Wake up your home machine

This is nothing new or exciting, it is just something I wanted to use recently – it is “Wake On LAN”.  Why I need it??  coz I want to save some money, so I decided to cut down the power usage, one of the best way is to turn off my computer during day time while I’m at work.  I used to leave it on 24/7 for BT, however it does consume a fair bit of electricity.

Back to WOL, it is actually widely used even in the dialup modem age, it is just too annoying and slow of course.  Right now, it is the high speed Internet age, hundreds of remote control software available, e.g Teamviewer, LogmeIn etc.  More importantly, they are free to charge.  The only problem is you have to leave your computer on all times, which isn’t what I want.

So here I want to share a link that shows how and what to do to setup WOL.

1.  http://www.ezlan.net/WOL.html

This is a very simple and straight forward website, you will be able to do this in 15 minutes.

2.  http://www.depicus.com/wake-on-lan/wake-on-lan-gui.aspx

Once configured, you need to download a tool to wake up your computer, the above link is absolutely brilliant.  It provides a GUI for you to input the require info, more importantly, it provides the application on different platform, I personally got the one on iPhone.

So now, I can put my computer to sleep during the day, I can also wake it up via my iPhone when I need it.  Beauty!


What is the Primary SMTP email address

Testing a software recently, however still can’t get it up and running properly.  I have been dealing with the support guys but not having much luck, and they keeps on complaining about our Exchange.  He wants me to generate a list of the primary smtp email address for each mailbox user, so I find this post from on Google – http://unlockpowershell.wordpress.com/2010/01/27/powershell-get-mailbox-display-smtp-addresses/.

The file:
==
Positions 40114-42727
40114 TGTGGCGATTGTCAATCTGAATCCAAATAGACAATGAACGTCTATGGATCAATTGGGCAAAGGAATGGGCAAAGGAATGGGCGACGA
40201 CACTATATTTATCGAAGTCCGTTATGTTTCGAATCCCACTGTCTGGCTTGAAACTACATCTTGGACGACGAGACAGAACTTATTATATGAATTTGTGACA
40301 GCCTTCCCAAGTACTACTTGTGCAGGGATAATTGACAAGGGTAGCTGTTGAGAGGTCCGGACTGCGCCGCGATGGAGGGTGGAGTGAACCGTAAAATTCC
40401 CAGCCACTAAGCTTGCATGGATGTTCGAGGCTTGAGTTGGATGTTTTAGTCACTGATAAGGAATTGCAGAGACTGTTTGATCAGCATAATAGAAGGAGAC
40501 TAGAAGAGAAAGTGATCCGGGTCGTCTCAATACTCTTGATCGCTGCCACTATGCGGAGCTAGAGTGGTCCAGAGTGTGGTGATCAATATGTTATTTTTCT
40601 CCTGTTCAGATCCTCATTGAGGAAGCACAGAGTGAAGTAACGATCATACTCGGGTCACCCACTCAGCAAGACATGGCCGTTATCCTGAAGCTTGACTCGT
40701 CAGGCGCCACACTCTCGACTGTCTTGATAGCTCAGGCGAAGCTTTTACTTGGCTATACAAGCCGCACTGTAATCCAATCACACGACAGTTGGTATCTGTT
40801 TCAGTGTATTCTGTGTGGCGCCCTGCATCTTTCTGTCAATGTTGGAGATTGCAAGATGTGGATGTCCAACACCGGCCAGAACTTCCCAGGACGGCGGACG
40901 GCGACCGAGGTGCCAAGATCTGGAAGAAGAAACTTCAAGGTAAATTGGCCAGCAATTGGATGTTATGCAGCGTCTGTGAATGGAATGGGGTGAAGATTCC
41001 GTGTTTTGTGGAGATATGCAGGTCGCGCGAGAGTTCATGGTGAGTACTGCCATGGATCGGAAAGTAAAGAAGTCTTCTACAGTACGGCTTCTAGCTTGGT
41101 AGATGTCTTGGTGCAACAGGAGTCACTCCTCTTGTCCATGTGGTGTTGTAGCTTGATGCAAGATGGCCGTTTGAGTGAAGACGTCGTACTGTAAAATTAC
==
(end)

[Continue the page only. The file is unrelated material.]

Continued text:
Thanks Xaegr and Karl’s scriptblock!!  This is only applicable to Exchange 2007 and 2010 powershell.

Get-Mailbox -ResultSize Unlimited |Select-Object DisplayName,ServerName,PrimarySmtpAddress, @{Name=“EmailAddresses”;Expression={$_.EmailAddresses |Where-Object {$_.PrefixString -ceq “smtp”} | ForEach-Object {$_.SmtpAddress}}} | Export-Csv <csv file> –NoTypeInformation

With the above powershell script, you will be able to extract all Mailbox name, primary server, primary smtp and if any secondary smtp addresses.  Especially with the “Export” at the end to output it into a CSV file, I can read properly with Excel, but don’t forget to change the file name and path before running this script.



New gigabit switch not gigabit???

You see, as an IT person, we do learn new things every day.

We recently replaced some old 100Mbps switches to 1000Mbps smart switches, guess what!  it runs slower than before.  We didn’t realize that initially, and then the users can felt a little slower but still acceptable, or sometime it become very slow, but it comes back after a while.  We reported as a fault to the network management company, they reckon both gigabit switches are faulty, they can only ping at 510 bytes but not the normal 1500 bytes to the end device.

I don’t even know you can ping at different rate, so I found out this comment

ping -l [size in bytes] ip

Ping -l 2000 will ping the IP with 2000 bytes

Type ping /? for more options

(note: l = a small L)

if you have a slower network with good equipment, may be you should give this a try.

Outgoing SMTP on the go

I have been working with outlook for quite sometime now (well over 10 years actually), I only found out this solution to fix our mobile user problem today.   What they want to do is send/receive email on their laptop while they are on the road, it is now very easy with their USB wifi dongle.  however they can’t send email, the outgoing server didn’t authenticate properly.

I tried with the setting “POP before SMTP”  but very interesting, it still doesn’t want to work.  I ended up finding a simple answer, change the SMTP port from 25 to 587.  Apparently some ISP doesn’t let you route with their port 25, so we can only use port 587, which this port doesn’t have the encryption.  Most importantly it fixed the problem and works for the users.